MENU
  • Pinterest
    537
  • Print
    951
  • Save
    353
  • Facebook
    87
  • Email
    110

Copycat Panda Express™ Chow Mein

  • Prep 10 min
  • Total 20 min
  • Servings 4

Just like your favorite eat-in Chinese! This chow mein makes a great side. Or serve it up with chicken and make it a meal. MORE + LESS -

Cheeky Kitchen Cheeky Kitchen
January 24, 2017

Ingredients

1 1/2
cups Progresso™ Broth (chicken or vegetable)
2
packs (4 oz each) yakisoba noodles
2
tablespoons sesame or coconut oil
4
stalks celery, very finely sliced
1/2
medium yellow onion, peeled and very finely sliced
1/4
head cabbage, thinly sliced
2
tablespoons cooking wine or sake (or 2 tablespoons rice vinegar)
2-3 tablespoons soy sauce (or more, to taste)

Steps

Hide Images
  • 1
    In a large deep-sided sauté pan or wok, bring broth to a boil. Add noodles, cooking until separated (about 2 minutes, do not overcook) in the uncovered pot. Strain from any remaining broth. Transfer to a bowl and set aside.
  • 2
    In same pan, heat 1 tablespoon sesame oil over high heat. Add celery, onion and cabbage.
  • 3
    Stir-fry until the edges of some pieces of cabbage begin to turn golden. Add cooking wine to the pan and allow to sizzle for 10 seconds or so.
  • 4
    Return noodles to pan and toss with soy sauce and 1 tablespoon sesame oil.
  • 5
    Stir-fry until hot and noodles begin to turn golden. Serve and enjoy!

Expert Tips

  • You’ll usually be able to find cooked yakisoba in the refrigerated section of most grocers (by the vegan foods and produce), or dried yakisoba noodles near the ramen (or in the Asian section). If the only yakisoba noodles offered at your grocery store are in microwaveable flavored yakisoba noodle cups, just discard any flavoring packets and use only the noodles for this recipe. Works like a charm!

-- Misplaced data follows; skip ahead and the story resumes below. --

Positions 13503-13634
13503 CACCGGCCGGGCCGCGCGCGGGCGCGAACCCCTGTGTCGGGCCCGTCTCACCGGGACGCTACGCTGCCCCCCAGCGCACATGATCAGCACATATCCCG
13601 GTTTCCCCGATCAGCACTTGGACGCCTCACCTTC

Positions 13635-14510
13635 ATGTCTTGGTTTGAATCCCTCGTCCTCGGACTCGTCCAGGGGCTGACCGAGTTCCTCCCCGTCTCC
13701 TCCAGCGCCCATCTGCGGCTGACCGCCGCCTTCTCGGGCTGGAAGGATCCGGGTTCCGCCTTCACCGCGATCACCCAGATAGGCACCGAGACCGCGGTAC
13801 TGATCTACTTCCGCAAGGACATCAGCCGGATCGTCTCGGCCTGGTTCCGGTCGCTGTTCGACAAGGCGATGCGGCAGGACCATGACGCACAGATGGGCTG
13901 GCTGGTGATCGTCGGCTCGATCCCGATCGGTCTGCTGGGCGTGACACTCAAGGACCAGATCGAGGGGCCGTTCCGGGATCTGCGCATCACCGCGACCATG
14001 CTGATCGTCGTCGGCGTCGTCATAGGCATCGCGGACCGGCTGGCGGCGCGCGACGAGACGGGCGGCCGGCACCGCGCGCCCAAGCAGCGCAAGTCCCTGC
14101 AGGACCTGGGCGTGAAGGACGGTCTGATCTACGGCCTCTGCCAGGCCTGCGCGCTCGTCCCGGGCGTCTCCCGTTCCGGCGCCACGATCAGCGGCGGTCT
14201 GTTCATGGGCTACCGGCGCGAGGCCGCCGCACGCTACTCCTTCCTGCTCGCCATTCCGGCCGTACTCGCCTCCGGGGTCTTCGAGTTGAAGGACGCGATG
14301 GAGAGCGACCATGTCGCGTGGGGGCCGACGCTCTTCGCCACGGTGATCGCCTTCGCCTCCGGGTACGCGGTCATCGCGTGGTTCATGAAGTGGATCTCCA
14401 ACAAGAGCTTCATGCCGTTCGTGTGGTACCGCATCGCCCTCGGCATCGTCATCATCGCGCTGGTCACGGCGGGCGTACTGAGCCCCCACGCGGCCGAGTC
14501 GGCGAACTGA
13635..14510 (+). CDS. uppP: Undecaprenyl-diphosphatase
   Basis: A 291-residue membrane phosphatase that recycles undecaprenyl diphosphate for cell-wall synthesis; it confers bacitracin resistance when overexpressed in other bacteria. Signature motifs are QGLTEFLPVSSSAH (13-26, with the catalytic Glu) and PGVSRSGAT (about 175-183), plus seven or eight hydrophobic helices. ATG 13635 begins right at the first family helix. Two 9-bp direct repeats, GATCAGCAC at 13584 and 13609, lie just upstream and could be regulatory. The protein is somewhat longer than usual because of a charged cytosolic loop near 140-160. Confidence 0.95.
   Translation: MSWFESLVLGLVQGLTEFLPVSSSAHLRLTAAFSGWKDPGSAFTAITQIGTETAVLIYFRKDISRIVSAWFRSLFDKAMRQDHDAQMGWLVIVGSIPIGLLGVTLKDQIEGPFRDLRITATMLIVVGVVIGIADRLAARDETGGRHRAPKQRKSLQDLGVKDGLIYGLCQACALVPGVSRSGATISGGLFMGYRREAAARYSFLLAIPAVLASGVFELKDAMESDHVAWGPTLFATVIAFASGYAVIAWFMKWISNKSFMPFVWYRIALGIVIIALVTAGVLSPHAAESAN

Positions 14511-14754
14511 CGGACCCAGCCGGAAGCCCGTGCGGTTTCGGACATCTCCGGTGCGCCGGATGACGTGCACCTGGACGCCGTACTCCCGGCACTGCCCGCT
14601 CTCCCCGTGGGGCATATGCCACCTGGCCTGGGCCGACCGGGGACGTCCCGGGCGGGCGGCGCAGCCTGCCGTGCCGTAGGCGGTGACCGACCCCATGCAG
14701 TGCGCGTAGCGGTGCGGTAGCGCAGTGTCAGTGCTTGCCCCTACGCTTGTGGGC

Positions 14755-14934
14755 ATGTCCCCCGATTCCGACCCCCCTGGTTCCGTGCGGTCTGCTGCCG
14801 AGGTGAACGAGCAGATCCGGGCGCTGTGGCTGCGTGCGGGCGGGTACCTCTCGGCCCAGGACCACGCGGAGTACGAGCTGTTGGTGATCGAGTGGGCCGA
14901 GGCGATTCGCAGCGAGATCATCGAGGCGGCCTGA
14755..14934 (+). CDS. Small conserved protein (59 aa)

• Quick, choose one: rice or chow mein? If your answer is undoubtedly “chow mein,” here’s how you can get more of your favorite side dish. A copycat recipe so close to the original, you won’t be able to tell a difference between the two. The trick here is to use yakisoba noodles. You’ll usually be able to find cooked yakisoba in the refrigerated section (by the vegan foods and produce) or dried yakisoba noodles near the ramen (or in the Asian section) of most grocers. Either works fine. But the real secret is to make sure whichever version you use isn’t overcooked. In the classic dish, the noodles are cooked until barely tender, then essentially fried with cabbage, celery and a light sesame-soy sauce. Do the same, and you’ll be delighted with the results. Stay in tonight and make your own take-out. With this easy recipe, you’ll feel like you’re eating out…in the comfort of your own kitchen.

Nutrition Information

No nutrition information available for this recipe
More About This Recipe
  • Quick, choose one: rice or chow mein? If your answer is undoubtedly “chow mein,” here’s how you can get more of your favorite side dish. A copycat recipe so close to the original, you won’t be able to tell a difference between the two.

    The trick here is to use yakisoba noodles. You’ll usually be able to find cooked yakisoba in the refrigerated section (by the vegan foods and produce) or dried yakisoba noodles near the ramen (or in the Asian section) of most grocers. Either works fine. But the real secret is to make sure whichever version you use isn’t overcooked. 

    In the classic dish, the noodles are cooked until barely tender, then essentially fried with cabbage, celery and a light sesame-soy sauce. Do the same, and you’ll be delighted with the results.

    Stay in tonight and make your own take-out. With this easy recipe, you’ll feel like you’re eating out…in the comfort of your own kitchen.
  • Trademarks referred to herein are the properties of their respective owners.

© 2017 ®/TM General Mills All Rights Reserved

Comment